Much of the work carried out by Calhoun Research & Development is done under contract for a client, and the company is not necessarily at liberty to distribute the results.  Here are some examples of recent projects:


Homelessness in Greater Moncton
Since the fall of 2007, Sue Calhoun has carried out a contract with the Greater Moncton Homelessness Steering Committee to raise awareness about the issue in Greater Moncton. She has designed and written a website (, produced a quarterly newsletter and researched and written seven annual Report Cards on Homelessness in Greater Moncton. Check the website for more information.


Good practices in rooming houses
"Rooming houses offer a path out of homelessness for those leaving an emergency shelter. And while many do offer safe and affordable housing, others are characterized by a variety of problems: shared bathrooms and kitchens that are often unsanitary; lack of repairs and maintenance resulting in properties that are poorly kept; lack of privacy and security; drinking and drug use; theft; and violence."

This March 2011 research report, funded through the Homelessness Knowledge Development branch of the Homelessness Partnering Strategy and produced by Calhoun Research & Development/Recherche et développement, examines rooming houses as one critical housing option for people who are homeless or at risk of homelessness, and identifies good practices in rooming houses as well as programs and services that might help rooming house tenants to sustain their tenancies. Included are two-page "good practices" flyers in both official languages (English | Francais).


Making Waves: Dating Violence Prevention Program 
Critical Review 2006
Making Waves/Value par vague Inc. is a dating violence prevention program that was started in New Brunswick in 1995 by three women who had collectively spent many years working in the field of abuse and sexual assault, and who had seen the "cycle of violence" repeat itself too often.  Making Waves is a program that educates young people about healthy and unhealthy relationships.  It is the only dating violence prevention program in the province - and maybe even in Canada - that is based on a "peers talking to peers" model.  Over the years, the program's content and format has been extremely creative and innovative, and has evolved based on input from young people.  In 2006, Calhoun Research & Development carried out a Critical Review of the program.  Making Waves is now part of Partners for Youth,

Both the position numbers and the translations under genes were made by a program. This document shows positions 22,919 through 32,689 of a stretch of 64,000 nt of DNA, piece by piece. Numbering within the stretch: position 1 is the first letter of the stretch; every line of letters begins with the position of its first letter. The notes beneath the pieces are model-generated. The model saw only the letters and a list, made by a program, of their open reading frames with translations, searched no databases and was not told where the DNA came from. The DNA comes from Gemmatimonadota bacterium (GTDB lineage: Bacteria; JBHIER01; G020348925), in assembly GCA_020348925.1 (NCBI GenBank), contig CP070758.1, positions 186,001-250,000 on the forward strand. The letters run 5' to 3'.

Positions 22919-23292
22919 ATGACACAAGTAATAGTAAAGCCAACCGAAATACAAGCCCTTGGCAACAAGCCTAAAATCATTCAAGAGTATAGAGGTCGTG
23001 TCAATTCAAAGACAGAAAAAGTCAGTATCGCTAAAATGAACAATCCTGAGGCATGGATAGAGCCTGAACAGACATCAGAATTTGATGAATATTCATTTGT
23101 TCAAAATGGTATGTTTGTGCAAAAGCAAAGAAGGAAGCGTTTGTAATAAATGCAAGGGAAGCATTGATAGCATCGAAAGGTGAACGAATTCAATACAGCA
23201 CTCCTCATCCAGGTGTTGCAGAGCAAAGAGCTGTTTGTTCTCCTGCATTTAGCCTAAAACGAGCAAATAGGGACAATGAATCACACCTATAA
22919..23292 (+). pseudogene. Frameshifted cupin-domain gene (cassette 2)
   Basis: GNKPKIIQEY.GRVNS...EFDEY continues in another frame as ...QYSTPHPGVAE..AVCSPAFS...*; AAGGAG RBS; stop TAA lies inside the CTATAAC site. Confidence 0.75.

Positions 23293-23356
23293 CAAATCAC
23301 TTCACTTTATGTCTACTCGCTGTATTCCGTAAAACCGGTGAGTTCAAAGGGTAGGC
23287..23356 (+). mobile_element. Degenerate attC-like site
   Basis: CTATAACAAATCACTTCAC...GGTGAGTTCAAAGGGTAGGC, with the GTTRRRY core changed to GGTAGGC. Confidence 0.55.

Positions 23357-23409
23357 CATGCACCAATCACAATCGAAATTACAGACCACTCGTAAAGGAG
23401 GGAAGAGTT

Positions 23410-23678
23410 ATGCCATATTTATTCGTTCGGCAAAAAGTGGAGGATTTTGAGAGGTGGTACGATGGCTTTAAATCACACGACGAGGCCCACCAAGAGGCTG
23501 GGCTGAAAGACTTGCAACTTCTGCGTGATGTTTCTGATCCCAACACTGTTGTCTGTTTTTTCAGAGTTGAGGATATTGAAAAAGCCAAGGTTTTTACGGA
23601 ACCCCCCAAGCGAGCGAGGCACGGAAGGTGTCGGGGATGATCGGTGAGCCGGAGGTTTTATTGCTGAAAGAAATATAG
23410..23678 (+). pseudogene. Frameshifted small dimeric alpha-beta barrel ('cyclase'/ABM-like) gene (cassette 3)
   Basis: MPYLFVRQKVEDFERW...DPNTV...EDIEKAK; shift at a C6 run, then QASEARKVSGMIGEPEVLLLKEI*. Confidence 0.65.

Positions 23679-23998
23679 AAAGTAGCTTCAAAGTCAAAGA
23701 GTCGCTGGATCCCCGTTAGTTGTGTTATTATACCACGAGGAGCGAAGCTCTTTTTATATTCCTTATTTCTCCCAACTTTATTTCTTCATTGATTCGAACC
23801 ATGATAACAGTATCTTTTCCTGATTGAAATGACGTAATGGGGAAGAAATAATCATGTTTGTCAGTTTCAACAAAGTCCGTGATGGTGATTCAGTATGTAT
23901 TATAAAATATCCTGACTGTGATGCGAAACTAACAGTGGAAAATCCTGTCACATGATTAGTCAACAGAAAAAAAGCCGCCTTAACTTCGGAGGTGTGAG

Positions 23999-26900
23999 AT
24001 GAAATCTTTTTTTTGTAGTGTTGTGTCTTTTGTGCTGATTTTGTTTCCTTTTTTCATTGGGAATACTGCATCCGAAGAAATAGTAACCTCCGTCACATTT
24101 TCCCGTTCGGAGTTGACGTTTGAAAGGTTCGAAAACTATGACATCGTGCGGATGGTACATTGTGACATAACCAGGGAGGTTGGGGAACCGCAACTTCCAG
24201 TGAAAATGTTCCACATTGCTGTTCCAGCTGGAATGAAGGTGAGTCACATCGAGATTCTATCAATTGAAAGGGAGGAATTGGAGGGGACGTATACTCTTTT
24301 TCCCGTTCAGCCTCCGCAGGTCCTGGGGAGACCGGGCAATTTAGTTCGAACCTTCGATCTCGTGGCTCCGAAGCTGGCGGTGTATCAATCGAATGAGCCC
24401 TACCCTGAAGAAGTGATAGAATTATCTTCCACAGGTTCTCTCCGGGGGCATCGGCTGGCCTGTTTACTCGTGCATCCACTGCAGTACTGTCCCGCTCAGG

Girls in Canada 2005
A report prepared for the Canadian Women's Foundation, September 2005. For many years, the Canadian Women's Foundation has funded projects focused on violence against girls and women. The organization was interested in expanding this mandate, to consider programs that are holistic, comprehensive and address a variety of challenges facing girls today. As a first step, the CWF contracted Calhoun Research and Development to carry out a literature and statistical review on the situation of girls in Canada today. 


A Portrait of Women Business Owners in Atlantic Canada in 2003
In 2003, the company interviewed 500 women business owners in Atlantic Canada to establish baseline data for the Women in Business Initiative of the Atlantic Canada Opportunities Agency (ACOA). This 123-page report includes both primary and secondary research, and is a rich source of information about women business owners in the region in 2003. 

Available at


Looking beyond the surface:  An in-depth review of parental benefits, 2002
In January 2001, Human Resources Development Canada increased the maternity/ parental benefits available under the Employment Insurance Act to one year, for eligible women. It was thought that this increase in time at home for a parent, in the first year of a newborn's life, would promote healthy child development. This project, carried out with Women's Network PEI, demonstrated that this policy is not equitable for all women, especially those who are self-employed or work at non-standard jobs. 


Maritime Series: The State of the Regions
For five years, Sue Calhoun was part of a team at the Université de Moncton that produced a series of profiles on the 11 economic regions of the Maritimes, as defined by Statistics Canada. These brief and concise books paint a dynamic picture of the demographic and economic characteristics of each region, including their economic development challenges, and measure the vitality of their public and private sectors. Books that Sue was involved in researching and writing include:

  • 2003 - The Economic Region of Annapolis Valley and Halifax
  • 2001 - The Economic Region of Southwest New Brunswick
  • 2000 - The Economic Region of Southwestern Nova Scotia
  • 1999 - The Economic Region of Northeast New Brunswick
  • 1998 - The Economic Region of Prince Edward Island


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